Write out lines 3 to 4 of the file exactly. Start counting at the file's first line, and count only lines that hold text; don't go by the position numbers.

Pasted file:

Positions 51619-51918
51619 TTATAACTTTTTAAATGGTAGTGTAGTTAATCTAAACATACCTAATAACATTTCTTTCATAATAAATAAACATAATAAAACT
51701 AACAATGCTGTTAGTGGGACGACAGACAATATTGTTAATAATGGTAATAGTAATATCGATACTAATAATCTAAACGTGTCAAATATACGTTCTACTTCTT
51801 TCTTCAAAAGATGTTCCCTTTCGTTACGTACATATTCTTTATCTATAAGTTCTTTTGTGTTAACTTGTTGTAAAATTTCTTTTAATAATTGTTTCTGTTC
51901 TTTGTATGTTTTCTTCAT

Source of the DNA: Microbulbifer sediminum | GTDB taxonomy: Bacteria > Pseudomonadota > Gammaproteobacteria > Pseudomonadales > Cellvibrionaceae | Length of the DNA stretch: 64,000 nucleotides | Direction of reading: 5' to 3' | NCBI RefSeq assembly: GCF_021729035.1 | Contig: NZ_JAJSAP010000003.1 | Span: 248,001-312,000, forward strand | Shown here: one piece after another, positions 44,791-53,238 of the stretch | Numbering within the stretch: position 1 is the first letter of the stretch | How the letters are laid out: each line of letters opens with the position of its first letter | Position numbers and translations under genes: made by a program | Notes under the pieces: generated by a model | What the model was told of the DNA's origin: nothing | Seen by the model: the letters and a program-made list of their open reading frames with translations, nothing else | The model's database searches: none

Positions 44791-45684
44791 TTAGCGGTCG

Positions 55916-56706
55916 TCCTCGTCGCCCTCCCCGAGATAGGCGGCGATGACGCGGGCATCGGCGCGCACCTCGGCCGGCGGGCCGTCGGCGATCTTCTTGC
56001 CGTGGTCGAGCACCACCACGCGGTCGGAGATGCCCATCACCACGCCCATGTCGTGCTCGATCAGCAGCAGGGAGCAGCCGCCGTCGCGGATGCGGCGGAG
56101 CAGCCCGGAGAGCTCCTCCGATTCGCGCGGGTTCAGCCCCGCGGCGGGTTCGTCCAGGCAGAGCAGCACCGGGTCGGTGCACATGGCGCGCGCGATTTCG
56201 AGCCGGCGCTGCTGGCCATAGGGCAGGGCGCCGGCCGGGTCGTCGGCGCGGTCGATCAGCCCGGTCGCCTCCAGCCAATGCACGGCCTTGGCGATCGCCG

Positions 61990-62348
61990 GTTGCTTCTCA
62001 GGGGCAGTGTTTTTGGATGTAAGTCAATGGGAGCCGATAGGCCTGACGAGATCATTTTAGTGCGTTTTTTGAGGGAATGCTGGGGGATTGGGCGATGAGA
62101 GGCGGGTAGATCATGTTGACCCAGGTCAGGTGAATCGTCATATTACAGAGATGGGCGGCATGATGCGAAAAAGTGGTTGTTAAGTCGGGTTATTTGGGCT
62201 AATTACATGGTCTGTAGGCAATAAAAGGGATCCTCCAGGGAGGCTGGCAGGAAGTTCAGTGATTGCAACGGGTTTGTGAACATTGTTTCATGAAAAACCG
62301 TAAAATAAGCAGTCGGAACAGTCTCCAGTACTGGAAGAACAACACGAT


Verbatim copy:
51701 AACAATGCTGTTAGTGGGACGACAGACAATATTGTTAATAATGGTAATAGTAATATCGATACTAATAATCTAAACGTGTCAAATATACGTTCTACTTCTT
51801 TCTTCAAAAGATGTTCCCTTTCGTTACGTACATATTCTTTATCTATAAGTTCTTTTGTGTTAACTTGTTGTAAAATTTCTTTTAATAATTGTTTCTGTTC